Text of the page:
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Microscopy, Spectroscopy, Elemental Analysis, & Chromatography

Witkowski cited the following techniques as among those used to detect fake drugs: microscopy, spectroscopy, elemental analysis, and chromatography.

“You can use combination techniques to get the broadest coverage possible,” he noted. Today, there is a lot of pressure for fraud investigators to use portable counterfeit identification tools (such as hand-held spectrometers) in the field, he said, noting, though, that a field detection device must be easy to use and requires specialized training, and that a preliminary field identification of a counterfeit drug must then be confirmed in the laboratory.

“The goal is to secure the entire supply chain,” said Ashifi Gogo, PhD, Chief Executive Officer of Sproxil, which makes counterfeit detection technologies. He agreed with Witkowski about the importance of reliable detection technologies that can be used in the field. Among techniques for trying to ensure drug authenticity are barcodes and holograms, but sophisticated counterfeiters can easily copy holograms today, he warned.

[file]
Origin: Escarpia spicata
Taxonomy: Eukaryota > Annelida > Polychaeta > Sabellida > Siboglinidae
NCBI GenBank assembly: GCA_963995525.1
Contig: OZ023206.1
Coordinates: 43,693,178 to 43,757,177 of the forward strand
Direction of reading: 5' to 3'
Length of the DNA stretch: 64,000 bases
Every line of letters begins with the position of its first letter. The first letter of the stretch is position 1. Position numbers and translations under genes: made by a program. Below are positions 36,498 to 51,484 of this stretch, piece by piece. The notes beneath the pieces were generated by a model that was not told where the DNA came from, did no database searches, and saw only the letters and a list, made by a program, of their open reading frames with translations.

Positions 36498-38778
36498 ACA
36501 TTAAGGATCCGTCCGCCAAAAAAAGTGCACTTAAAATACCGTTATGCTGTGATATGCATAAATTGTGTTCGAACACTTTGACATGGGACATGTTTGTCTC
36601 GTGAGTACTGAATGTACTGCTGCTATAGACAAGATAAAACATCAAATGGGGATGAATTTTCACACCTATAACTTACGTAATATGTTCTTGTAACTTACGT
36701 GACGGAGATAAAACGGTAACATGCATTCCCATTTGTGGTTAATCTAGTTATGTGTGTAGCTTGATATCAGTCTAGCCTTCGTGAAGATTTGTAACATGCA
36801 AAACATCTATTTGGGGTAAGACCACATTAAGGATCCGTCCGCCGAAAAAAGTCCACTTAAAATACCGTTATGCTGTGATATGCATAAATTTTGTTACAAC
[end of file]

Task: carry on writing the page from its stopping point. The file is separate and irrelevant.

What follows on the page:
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Tablet Stamp Dye

Zook noted that a white tablet is the easiest to counterfeit, and that one way to tell a falsified drug from the real one is whether the tablet stamp dye is authentic. He noted that some countries have no laws against counterfeit drugs, but that they do have laws against trademark violations.